Working in Marketing Has Ruined My Writing

When a greeting card stumped me, I knew I had a problem

Kelsey Gilchrist
5 min readJul 7, 2021


Photo by Duané Viljoen from Pexels

One particular February 14th, I found myself wedged against the wall of a crowded subway car in the midst of a small life crisis.

In one hand, I held a greeting card decorated with curlicued writing and watercolor flowers. The inside was blank. Balancing on the crook of my elbow on that same arm was an open notebook, covered in messily scrawled sentences, each with lines drawn through them. In my other hand, I held a pen that I was chewing on to help me think. It wasn’t helping.

I had already written six drafts for the card’s message, but each time I wrote another, I immediately crossed it out. None of them sounded right.

Keep in mind that this was a Valentine’s Day card. Children write them.

The train lurched and I pulled the card and the notebook tighter to my chest, trying to steady myself. As I stumbled, I felt the card crunch in an ugly way. Whoops. But then again, if it was ruined, maybe that was for the best. At this point, the best message I had come up with was the title of a Fallout Boy song. I’m not sure my boyfriend would have appreciated a card that read ‘thx fr th mmrs’ in cramped, standing-on-the-subway writing.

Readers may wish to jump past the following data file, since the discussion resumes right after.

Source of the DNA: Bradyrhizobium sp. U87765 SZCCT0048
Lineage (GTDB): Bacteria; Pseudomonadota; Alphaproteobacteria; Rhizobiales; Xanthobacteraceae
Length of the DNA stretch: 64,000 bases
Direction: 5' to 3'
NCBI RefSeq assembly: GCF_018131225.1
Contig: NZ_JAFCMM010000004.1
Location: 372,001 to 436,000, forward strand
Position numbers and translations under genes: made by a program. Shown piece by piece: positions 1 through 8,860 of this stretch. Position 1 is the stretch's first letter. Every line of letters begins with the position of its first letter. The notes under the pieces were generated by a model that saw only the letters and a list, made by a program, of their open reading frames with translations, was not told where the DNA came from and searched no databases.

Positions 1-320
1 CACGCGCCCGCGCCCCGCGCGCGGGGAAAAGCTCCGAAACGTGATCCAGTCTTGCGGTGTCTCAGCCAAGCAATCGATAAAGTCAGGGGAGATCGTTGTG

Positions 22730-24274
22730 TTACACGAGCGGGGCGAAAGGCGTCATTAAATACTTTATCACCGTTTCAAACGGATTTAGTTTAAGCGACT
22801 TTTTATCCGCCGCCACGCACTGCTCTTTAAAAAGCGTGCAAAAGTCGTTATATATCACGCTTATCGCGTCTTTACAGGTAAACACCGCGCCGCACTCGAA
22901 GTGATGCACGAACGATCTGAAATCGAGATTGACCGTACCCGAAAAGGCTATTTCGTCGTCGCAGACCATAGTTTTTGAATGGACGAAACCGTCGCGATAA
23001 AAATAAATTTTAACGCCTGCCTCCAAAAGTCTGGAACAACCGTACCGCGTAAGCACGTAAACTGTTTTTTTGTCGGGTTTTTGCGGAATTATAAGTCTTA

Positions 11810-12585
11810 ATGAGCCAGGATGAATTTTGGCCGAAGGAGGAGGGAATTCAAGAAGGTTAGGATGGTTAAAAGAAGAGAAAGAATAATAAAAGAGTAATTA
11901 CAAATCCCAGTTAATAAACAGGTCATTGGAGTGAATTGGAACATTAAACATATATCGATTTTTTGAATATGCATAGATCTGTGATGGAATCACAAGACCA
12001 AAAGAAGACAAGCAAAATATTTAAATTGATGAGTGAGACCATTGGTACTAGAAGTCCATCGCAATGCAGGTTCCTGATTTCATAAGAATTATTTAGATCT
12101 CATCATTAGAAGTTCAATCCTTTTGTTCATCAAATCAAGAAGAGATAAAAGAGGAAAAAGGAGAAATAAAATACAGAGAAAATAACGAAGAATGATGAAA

I was bewildered by why this task was vexing me. It wasn’t that I was searching my feelings to discover what I wanted to express to my partner. On that contrary, I was very sure about what I meant to get across. The gist of the card was supposed to be a classic V-day message for a boyfriend. I love you, you’re great, I like dating you, that sort of thing. Four lines, max.

It shouldn’t be problem. I write for a living. I’ve spent years writing for brands, drafting messages for every occasion you can imagine. I’m trained to write clear, compelling messages that resonate. Website copy. Advertorials. Blog posts. Tweets. I can craft a killer CTA that will have you clicking ‘buy’ before you even know what you’re purchasing. A measly card should be a breeze.

If I were writing for the charity I once worked for, I know how the card would go.

“Sending loads of love and gratitude your way on this day of kindness. Thank you so much for your support…



Kelsey Gilchrist

Toronto-based writer and marketing strategist